Dr Aude Chapuis is an oncologist who sees patients in the Bone Marrow Transplant and Immunotherapy services. She leads a laboratory employing a translational pipeline to improve T cell receptor (TCR) gene-engineered immunotherapy. Their work spans target identification, generation of high-affinity TCR constructs and standard operating methods to translate these constructs into effective cell products for patients, clinical trial development and initiation, and sophisticated high dimensional immune-monitoring to maximize the information that can be derived from each treated patient. Current projects include T cell therapies against virally-driven tumors (targeting Merkel-cell polyoma virus antigens in Merkel cell carcinoma), solid tumors (targeting the MAGE-A1 cancer-testis antigen in non-small cell lung cancer, triple negative breast cancer, and bladder cancers; and targeting WT1 antigen in thoracic and gynecological cancers), and leukemias (targeting two WT1 epitopes in acute myeloid leukemia). The lab benefits from a highly collaborative network at the Fred Hutch, including expert investigators in basic science, cancer immunology and immunotherapy, as well as disease-specific clinical oncologists.
Lahman MC, Schmitt TM, Paulson KG, Vigneron N, Buenrostro D, Wagener FD, Voillet V, Martin L, Gottardo R, Bielas J, McElrath JM, Stirewalt DL, Pogosova-Agadjanyan EL, Yeung CC, Pierce RH, Egan DN, Bar M, Hendrie PC, Kinsella S, Vakil A, Butler J, Chaffee M, Linton J, McAfee MS, Hunter DS, Bleakley M, Rongvaux A, Van den Eynde BJ, Chapuis AG, Greenberg PD. Targeting an alternate Wilms' tumor antigen 1 peptide bypasses immunoproteasome dependency.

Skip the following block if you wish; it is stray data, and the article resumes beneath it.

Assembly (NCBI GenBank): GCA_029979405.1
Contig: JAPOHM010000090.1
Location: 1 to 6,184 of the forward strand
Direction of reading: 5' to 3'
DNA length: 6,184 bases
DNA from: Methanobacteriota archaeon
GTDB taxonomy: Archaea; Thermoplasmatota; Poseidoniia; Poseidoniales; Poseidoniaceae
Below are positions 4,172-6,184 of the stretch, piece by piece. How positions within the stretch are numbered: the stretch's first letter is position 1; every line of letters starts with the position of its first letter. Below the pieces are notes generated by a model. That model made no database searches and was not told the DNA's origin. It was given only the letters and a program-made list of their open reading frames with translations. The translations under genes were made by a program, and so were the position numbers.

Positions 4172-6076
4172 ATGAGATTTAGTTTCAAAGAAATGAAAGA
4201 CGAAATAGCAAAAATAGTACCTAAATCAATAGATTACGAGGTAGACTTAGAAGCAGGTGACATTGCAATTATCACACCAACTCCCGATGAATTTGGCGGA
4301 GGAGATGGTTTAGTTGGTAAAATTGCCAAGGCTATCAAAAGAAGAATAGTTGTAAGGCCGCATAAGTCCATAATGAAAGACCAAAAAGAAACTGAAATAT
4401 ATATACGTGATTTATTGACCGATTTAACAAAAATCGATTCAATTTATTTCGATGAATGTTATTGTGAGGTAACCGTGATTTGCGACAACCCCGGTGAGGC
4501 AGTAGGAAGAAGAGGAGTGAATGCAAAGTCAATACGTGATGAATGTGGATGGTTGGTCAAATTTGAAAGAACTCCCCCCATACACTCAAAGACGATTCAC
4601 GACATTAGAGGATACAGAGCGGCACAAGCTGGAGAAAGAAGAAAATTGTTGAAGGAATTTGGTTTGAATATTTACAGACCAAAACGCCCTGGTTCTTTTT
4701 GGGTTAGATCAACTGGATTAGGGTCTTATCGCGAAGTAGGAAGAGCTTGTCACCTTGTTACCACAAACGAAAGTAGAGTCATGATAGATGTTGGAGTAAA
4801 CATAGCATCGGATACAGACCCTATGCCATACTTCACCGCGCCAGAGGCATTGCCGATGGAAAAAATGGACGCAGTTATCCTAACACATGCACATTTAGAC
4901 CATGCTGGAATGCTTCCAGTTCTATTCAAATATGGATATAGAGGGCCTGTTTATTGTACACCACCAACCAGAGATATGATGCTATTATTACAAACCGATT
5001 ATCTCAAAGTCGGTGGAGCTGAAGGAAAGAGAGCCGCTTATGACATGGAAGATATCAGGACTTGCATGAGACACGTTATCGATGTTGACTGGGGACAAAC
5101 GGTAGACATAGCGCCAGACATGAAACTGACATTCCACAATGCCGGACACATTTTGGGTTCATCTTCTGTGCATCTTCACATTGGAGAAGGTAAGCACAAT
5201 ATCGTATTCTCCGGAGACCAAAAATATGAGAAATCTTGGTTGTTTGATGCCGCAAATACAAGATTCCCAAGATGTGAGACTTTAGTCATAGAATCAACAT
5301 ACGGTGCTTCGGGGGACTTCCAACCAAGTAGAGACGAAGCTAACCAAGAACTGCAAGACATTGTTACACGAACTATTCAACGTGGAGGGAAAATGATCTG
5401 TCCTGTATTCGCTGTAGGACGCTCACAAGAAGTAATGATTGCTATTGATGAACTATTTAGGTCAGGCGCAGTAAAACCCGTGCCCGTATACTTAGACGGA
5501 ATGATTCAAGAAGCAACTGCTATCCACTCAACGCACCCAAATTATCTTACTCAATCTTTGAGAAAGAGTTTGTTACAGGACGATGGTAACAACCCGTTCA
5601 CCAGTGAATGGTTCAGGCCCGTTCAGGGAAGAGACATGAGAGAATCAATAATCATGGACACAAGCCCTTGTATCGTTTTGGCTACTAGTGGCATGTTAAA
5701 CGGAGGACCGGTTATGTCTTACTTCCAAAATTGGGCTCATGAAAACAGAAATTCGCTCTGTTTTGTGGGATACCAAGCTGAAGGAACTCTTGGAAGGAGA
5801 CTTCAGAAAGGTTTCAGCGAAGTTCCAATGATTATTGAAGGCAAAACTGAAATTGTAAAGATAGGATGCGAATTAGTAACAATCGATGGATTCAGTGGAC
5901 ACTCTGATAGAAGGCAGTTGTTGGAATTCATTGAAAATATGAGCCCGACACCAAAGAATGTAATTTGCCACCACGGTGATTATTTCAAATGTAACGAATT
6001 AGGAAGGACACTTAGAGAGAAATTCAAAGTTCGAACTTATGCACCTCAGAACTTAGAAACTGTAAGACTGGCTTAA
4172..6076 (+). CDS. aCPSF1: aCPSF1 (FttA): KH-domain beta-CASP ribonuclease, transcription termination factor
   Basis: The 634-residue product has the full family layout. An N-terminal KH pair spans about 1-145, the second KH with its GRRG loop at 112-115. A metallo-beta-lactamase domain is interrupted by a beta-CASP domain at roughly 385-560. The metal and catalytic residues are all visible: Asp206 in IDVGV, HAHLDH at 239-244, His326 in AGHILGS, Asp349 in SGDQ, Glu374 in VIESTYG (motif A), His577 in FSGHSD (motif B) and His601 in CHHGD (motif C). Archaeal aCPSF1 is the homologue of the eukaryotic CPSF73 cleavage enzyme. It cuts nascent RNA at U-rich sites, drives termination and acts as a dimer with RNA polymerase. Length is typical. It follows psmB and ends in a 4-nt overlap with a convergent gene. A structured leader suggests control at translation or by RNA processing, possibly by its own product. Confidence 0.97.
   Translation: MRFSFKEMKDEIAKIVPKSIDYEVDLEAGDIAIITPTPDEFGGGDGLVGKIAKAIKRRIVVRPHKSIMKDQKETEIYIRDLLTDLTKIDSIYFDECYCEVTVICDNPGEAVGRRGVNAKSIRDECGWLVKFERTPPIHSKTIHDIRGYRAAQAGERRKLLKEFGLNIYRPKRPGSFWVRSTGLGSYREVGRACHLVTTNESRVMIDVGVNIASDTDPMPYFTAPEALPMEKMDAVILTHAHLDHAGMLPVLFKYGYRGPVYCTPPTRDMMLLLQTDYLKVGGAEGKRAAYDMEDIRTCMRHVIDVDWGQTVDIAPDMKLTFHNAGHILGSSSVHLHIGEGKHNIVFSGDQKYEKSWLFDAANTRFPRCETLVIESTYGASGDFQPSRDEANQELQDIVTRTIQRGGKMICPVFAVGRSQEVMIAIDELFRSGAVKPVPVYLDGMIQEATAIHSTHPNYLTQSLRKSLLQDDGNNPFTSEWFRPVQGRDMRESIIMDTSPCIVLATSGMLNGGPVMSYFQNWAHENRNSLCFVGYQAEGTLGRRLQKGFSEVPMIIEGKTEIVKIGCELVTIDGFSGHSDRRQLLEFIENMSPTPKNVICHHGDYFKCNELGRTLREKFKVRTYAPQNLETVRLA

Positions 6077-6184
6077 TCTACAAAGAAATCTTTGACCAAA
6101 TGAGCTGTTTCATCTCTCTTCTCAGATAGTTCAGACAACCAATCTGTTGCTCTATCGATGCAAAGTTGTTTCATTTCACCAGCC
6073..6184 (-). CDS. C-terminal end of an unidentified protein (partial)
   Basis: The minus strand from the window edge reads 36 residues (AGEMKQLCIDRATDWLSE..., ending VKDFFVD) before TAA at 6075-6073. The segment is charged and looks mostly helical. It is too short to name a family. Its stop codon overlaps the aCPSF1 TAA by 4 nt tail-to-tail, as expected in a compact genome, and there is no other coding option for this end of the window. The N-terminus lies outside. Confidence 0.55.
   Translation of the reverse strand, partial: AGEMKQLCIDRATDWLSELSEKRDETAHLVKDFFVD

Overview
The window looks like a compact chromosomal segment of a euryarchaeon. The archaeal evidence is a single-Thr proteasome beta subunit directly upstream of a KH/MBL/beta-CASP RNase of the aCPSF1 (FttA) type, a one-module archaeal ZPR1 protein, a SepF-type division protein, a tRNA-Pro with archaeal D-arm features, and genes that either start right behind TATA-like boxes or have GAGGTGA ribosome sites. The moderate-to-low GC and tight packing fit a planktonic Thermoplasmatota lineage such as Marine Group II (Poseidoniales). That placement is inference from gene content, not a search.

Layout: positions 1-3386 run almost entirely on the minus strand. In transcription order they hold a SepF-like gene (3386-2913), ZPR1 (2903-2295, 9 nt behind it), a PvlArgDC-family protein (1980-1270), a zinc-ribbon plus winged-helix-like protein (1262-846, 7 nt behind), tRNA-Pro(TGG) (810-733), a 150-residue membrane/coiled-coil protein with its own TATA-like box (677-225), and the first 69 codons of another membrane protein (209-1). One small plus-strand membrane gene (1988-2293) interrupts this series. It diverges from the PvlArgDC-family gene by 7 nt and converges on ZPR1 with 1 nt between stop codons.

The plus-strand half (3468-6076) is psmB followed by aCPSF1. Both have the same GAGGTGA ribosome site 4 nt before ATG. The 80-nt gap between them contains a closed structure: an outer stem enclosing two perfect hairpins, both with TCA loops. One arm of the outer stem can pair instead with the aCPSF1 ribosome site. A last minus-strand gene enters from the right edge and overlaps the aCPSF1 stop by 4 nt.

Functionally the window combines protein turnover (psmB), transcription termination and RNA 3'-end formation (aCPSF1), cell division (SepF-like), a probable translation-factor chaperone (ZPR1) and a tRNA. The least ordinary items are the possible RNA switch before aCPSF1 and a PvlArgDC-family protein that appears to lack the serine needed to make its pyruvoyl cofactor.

Chapuis AG, Egan DN, Schmitt TM, McAfee MS, Paulson KG, Voillet V, Gorttardo R, Ragnarsson GB, Bleakley M, Yeung CC, Mulhauser P, Nguyen HN, Kropp LA, Castelli L, Wagener F, Hunter D, Lindberg M, Cohen K, Seese A, McElrath J, Duerkopp N, Gooley TA, Greenberg PD. T cell receptor gene therapy targeting WT1 prevents acute myeloid leukemia relapse post-transplant.
Paulson KG, Voillet V, McAfee MS, Hunter DS, Wagener FD, Perdicchio M, Valente WJ, Koelle SJ, Church CD, Vandeven N, Thomas H, Colunga AG, Iyer JG, Yee C, Kulikauskas R, Koelle DM, Pierce RH, Bielas JH, Greenberg PD, Bhatia S, Gottardo R, Nghiem P, Chapuis AG. Acquired cancer resistance to combination immunotherapy from transcriptional loss of class I HLA.
Investigators in The Program in Immunology are learning how immune cells respond to disease and how to safely enhance immune responses to better control, cure and potentially prevent cancers and other serious diseases. Nobel Prize-winning work on bone marrow transplantation began in the 1960s at the Fred Hutch, and provided the first definitive example of the immune system’s curative power. Fred Hutch researchers went on to show that donor immune T cells play a major role in successful transplant outcomes. In the 1990s, Program in Immunology investigators proved that antigen-specific T cells can be isolated, expanded in the laboratory and adoptively transferred to patients to augment T cell immunity. Techniques have since been developed to genetically engineer T cells to enhance their survival and their anti-cancer activities. And, studies are now showing how to use other types of immune cells to boost therapeutic immune responses. With our depth and breadth of expertise, we are advancing a detailed understanding of immunological processes and developing revolutionary immunotherapies to fight disease.